One of the challenges of being a planner is having impact in any meeting where most will see you as a necessary evil - or unnecessary evil.
Creatives think (rightly in many cases) they can do strategy.
So do suits, who like maintaining control of client meetings - many see you as a threat to their relationship.
Clients think they can do strategy too, many are either lazy, follow recieved wisdom or love overcompliacting things with needless data and research. Your skills of boiingl things down quickly AND uncovering the real truth can be viewed as a threat.
Now, over time, there's the hard work being interesting, helping people thinking they cracked it themselves, liberating others skills, being a positive force for good rather than a know-it-all sophist.And general reputation building.
But why work harder than you need to?
If you want to make a good impression quickly, just sit towards the middle of the table.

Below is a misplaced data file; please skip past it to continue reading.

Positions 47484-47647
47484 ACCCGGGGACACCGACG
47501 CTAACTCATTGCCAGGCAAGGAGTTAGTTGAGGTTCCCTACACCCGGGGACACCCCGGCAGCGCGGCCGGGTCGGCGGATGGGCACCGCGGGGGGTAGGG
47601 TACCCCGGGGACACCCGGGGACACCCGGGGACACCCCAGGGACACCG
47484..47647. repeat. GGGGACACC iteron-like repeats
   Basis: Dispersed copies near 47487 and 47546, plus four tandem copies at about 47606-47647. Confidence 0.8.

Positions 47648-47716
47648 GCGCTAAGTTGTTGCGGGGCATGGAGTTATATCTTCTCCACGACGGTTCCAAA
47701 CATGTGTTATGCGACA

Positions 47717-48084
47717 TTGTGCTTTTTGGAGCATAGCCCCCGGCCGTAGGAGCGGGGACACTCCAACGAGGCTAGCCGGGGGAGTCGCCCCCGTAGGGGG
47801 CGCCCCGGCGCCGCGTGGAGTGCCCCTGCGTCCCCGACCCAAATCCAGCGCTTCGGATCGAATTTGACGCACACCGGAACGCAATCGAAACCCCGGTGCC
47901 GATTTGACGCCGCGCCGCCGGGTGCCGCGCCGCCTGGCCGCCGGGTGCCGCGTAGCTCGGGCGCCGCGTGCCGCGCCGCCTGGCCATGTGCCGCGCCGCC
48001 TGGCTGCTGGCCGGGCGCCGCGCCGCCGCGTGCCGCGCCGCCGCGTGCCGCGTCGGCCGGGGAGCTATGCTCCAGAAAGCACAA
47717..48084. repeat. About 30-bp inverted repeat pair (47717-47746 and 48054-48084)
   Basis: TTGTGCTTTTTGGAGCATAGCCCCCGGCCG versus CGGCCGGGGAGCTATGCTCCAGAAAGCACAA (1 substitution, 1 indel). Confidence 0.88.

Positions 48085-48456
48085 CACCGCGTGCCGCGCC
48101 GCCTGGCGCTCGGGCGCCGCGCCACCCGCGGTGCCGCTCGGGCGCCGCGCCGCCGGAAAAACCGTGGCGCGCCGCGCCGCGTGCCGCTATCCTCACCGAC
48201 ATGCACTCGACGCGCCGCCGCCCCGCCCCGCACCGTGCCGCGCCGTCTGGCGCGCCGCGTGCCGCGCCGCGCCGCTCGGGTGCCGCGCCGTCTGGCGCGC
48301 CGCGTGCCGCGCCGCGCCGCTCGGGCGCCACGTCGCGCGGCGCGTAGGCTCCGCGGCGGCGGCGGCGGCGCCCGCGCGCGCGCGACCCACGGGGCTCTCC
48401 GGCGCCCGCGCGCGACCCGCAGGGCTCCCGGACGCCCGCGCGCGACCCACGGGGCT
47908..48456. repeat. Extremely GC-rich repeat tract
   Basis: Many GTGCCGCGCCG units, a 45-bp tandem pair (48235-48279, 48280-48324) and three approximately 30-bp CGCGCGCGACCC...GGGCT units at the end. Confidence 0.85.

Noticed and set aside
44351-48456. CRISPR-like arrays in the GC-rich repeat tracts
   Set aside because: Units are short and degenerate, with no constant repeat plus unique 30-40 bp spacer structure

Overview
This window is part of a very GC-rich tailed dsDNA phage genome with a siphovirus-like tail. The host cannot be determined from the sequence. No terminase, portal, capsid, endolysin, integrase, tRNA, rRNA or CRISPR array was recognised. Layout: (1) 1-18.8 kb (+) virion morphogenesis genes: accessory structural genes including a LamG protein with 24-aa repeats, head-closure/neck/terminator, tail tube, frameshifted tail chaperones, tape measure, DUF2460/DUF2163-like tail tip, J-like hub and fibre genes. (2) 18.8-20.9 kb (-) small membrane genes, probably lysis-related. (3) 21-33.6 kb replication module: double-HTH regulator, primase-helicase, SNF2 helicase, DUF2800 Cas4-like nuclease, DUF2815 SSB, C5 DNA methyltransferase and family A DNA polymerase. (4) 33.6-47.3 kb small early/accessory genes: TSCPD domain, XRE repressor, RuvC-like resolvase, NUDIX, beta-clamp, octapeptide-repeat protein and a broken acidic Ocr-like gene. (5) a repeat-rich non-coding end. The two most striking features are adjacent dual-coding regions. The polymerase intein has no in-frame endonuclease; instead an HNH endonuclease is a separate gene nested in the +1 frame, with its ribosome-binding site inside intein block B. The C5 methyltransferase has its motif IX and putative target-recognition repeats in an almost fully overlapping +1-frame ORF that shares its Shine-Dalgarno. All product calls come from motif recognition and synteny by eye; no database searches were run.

Priya Raghubir and Ana Valenzuela analysed the Weakest Link gameshow- where contestants sit in a semi-circle. Those in the middle reached the final round 42% of the time and won 45% of the time. Those at extreme positions got to the last round just 17% of the time and won just 10% of the time.
In another experiment, people were shown photos of five candidates for business internship, in a group. They were asked which should get the gig and chose those in the middle much more frequently.
They reckon there' a basic rule of thumb, important people sit at the middle that we all follow without knowing it.
I think it's simpler, at the extremes of a table, it's hard to get into the converation and make eye contact, but if you're in the middle, everyone tends to be looking in your general direction and it's easier to be heard. People at the edges have to try harder, and can look like they're struggling, or even worse, plain trying too hard (which they are).
Funny when tradition has it that the 'head' sits at the 'head of the table'.
Oh, and try and sit opposite the people you want to influence.
So yes, don't be the shy planner who hovers around until everyone has taken their seats. Don't be late and end up in the corner. Sit down first, sit in the middle and you'll be amazed how much easier meetings go for you.